A compound is a combination of two or more words which functions as a single word. In English, the most common type of compound is probably a compound made up of two nouns (noun-noun compounds), such as those in the dictionary entry for button:
In Spanish , for example, other types of compound s are equally important, including adjective-adjective compounds:
Orthographically , different languages follow different conventions for compounds . For example, in German compounds are generally written as one word, but in English some are written as one word (as buttonhole and buttonhook above), some as hyphenated words (e.g. small-scale) and some as juxtaposed words (e.g. button mushroom).
As with derivations, it is possible to describe the range of possible compounds by means of a word grammar, and as with derivations the possibility that one might be able to translate compounds by translating the component parts is very attractive --- especially since it is in principle not possible to list all English compounds, because compounding can give rise to words that are arbitrarily long. To see this, consider that one can form, in addition to film society:
Unfortunately, though there are cases where decomposing a compound and translating its parts gives correct results (e.g. the German compound Wassersportverein translates as water sport club), the problems of interpretation and translation are even worse for compounds than for derivation s. Apart from the fact that some compounds have completely idiosyncratic interpretations (e.g. a redhead is a person with ginger coloured hair), there are problems of ambiguity . For example, student film society could have either of the structures indicated, with different interpretations (the first might denote a society for student films, the second a film society for students):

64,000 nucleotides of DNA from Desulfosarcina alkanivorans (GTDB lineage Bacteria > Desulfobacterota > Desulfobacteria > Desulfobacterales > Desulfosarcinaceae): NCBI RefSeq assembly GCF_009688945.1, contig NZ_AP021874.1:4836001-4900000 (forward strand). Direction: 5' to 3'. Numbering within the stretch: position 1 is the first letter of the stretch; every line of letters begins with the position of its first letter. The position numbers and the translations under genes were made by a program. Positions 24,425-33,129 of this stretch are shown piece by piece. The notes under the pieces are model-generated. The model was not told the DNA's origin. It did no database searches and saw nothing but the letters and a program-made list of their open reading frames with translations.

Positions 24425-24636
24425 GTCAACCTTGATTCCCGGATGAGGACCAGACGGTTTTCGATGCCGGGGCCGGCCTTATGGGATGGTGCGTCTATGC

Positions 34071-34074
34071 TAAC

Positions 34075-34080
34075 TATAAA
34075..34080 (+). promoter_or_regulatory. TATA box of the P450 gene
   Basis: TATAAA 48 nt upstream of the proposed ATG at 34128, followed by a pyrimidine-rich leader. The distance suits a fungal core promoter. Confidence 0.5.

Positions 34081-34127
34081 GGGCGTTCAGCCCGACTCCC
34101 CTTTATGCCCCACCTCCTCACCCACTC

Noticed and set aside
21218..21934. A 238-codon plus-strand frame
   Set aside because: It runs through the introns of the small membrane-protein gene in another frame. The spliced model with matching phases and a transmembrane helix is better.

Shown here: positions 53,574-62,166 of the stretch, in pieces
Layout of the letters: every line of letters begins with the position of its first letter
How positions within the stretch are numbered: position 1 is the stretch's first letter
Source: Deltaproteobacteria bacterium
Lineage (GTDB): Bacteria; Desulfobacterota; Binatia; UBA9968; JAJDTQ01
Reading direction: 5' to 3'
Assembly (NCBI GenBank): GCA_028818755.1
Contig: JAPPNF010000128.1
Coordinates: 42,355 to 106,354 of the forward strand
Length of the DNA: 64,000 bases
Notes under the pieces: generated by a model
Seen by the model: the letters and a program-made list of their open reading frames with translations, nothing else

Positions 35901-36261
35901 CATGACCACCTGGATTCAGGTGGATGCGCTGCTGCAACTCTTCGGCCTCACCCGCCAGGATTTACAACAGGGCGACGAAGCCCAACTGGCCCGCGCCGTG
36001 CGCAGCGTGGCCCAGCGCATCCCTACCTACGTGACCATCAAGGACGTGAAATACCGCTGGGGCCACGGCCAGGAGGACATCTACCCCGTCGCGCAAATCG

A different type of ambiguity can be illustrated by giving an example: satellite observation may on one occasion of use mean observation by satellite, while on another occasion of use it might mean observation of satellites. Most of the time humans are able to rely on either our world knowledge or on the context to unravel a compound's meaning. Moreover, it is frequently important for translation purposes to work out the exact relation expressed by a compound. In Romance languages, for example, this relation may be explicitly realised by a preposition. For example, research infrastructure in Spanish translates as infraestructura para la investigación (literally, `infrastructure for research'). Nor can we happily assume that an ambiguity in one language will be preserved in another. Thus satellite observation has two possible translations in Spanish , depending on its meaning: observación por satelite (`observation by satellite') and observación de satelites (`observation of satellites').
A further problem with compounds is that a wide variety of relations are possible between the elements of a compound. Thus buttonhole is a hole for buttons, but button mushroom is a mushroom that resembles a button. It is not clear how to capture these relations.
Thus, as with derivation s, a really general approach to the treatment of compounds remains a research goal for MT.